We all dream of hearing that old heirloom we keep in the basement is secretly worth a fortune.
Most of the time, it really is worth the £2.50 our grandad paid for it at a car boot sale – but, every now and again, dreams come true.
That’s what happened for one man in England who has scored almost £1.5 million for an old vase sitting in his kitchen.
The vase was bought by a surgeon for a few hundred pounds in the 1980s.
It was handed down to his son who had no idea of its worth until a visiting antiques specialist spotted it.
It turned out to be an extremely rare 18th century Chinese vase made for the court of the Qianlong Emperor in the 1700s.
The 60cm blue-glazed, silver and gilt vase, decorated with cranes and bats was estimated to be worth between £100,000-£150,000 by Berkshire-based Dreweatts Auctioneers.
But worldwide buyers went to battle over it at an auction on Wednesday, with one pledging £1.2 million over the phone.
The international buyer’s premium brought the final price closer to £1.5 million.
Mark Newstead, from the auction house, said: ‘We are delighted with this exceptional result.
‘We saw widespread interest from China, Hong Kong, America and the UK which resulted in very competitive bidding.’
The vase has been was described as ‘a testament to the creativity’ of craftsmen working during the Qianlong period who used enamelling techniques to cater to the emperor’s taste in exotic styles.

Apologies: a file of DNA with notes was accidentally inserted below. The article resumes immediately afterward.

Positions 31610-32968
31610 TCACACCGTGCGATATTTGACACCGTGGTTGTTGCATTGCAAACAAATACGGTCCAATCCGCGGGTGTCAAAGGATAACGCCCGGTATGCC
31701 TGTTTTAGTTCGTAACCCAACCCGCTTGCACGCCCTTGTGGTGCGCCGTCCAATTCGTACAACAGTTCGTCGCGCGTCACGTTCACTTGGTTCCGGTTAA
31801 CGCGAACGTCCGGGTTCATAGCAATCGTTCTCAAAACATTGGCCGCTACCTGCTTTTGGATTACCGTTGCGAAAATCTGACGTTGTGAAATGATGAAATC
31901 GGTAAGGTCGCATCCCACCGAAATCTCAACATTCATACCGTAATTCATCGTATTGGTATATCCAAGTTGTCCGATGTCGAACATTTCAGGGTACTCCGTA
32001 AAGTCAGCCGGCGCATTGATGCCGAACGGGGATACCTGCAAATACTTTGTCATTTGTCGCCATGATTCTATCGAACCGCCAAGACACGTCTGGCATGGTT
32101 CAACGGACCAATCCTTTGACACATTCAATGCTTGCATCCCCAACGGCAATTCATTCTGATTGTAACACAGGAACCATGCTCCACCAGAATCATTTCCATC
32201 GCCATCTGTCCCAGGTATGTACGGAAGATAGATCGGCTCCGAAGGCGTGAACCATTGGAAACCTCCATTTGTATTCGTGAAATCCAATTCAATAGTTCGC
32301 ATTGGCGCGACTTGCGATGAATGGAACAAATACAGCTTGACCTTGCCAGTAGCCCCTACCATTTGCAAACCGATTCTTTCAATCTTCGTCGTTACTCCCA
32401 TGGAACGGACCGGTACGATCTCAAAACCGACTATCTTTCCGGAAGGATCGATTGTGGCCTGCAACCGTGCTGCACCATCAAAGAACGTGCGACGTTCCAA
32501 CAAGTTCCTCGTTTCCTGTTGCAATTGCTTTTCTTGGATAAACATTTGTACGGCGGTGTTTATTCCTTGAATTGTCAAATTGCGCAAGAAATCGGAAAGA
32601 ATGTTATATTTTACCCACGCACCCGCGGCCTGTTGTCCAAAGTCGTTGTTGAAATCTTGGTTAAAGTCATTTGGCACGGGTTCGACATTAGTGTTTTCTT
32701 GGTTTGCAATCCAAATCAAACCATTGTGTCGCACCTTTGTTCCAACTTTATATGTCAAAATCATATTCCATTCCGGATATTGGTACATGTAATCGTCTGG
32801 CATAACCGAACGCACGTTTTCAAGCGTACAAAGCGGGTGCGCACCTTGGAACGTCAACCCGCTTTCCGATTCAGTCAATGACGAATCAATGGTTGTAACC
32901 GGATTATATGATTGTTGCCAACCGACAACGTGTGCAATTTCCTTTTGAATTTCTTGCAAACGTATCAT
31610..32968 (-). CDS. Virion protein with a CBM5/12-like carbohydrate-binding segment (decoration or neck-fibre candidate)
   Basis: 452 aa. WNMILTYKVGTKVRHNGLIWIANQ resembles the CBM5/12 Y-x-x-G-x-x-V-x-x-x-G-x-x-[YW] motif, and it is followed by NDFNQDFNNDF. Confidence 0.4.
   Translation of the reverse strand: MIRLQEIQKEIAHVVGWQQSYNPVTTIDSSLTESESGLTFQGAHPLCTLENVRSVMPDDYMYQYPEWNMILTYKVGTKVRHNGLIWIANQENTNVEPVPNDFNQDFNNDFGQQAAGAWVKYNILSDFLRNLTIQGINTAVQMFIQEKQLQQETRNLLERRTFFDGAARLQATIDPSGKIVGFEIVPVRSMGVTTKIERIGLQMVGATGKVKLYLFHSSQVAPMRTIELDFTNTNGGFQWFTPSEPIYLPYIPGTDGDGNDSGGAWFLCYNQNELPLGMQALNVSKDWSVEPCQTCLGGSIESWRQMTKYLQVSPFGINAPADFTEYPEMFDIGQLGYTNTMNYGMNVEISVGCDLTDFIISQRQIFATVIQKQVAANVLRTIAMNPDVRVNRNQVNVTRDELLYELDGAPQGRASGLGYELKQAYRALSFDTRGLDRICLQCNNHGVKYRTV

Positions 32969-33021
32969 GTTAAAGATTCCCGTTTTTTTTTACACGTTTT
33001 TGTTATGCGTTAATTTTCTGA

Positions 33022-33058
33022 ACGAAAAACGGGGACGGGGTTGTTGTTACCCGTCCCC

It would require at least three firings in the kiln for the different colours, including at over 12000C for the cobalt blue.
The auction house said: ‘The rich cobalt blue is often referred to as ‘sacrificial blue’, deriving from the use of vessels in this colour glaze being used during sacrifices at the Imperial Altar of Heaven.
‘It is extremely rare to see blue vases painted in both gilding and slightly raised silver, thought to be due to the medium being difficult to control.
‘Thrillingly, no other porcelain decorated with the same subject in gold and silver appears to have ever been documented.’
It also bears the distinctive six-character mark of the Qianlong period between 1736 and 1795 on its base.